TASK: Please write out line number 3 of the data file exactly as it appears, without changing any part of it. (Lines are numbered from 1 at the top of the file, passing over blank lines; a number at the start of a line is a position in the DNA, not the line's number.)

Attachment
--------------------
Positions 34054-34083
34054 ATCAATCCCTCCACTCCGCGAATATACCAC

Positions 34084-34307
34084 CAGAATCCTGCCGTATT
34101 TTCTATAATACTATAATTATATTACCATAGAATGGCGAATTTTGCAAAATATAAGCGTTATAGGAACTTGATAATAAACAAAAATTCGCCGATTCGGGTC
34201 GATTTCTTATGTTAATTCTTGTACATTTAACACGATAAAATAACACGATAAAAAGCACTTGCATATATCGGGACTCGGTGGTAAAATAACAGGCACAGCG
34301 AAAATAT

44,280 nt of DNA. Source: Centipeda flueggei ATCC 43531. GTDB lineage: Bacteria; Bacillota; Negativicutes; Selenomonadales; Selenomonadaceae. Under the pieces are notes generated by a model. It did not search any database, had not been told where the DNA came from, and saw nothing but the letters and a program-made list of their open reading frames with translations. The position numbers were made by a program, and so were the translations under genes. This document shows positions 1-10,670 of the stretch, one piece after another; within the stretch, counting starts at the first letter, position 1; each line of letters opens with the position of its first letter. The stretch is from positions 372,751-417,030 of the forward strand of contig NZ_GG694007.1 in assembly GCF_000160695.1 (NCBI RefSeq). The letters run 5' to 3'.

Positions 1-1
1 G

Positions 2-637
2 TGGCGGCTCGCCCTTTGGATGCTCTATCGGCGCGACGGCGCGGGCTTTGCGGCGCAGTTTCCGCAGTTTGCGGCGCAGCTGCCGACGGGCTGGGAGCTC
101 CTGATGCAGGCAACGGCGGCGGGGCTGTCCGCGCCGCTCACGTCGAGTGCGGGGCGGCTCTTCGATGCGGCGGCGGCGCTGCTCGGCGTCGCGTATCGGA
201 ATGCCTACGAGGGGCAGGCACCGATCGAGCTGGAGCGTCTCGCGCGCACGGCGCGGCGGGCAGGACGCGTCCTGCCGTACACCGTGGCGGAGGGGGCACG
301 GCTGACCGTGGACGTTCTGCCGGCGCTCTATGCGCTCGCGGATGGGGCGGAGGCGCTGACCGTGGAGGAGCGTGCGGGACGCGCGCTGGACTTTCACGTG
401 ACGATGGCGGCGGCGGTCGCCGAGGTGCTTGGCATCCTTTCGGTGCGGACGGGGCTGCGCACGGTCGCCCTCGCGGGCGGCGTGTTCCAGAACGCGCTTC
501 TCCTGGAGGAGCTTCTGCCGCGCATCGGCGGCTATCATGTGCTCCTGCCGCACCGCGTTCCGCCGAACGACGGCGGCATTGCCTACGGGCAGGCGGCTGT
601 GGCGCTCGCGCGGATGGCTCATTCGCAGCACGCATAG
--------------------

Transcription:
Positions 34084-34307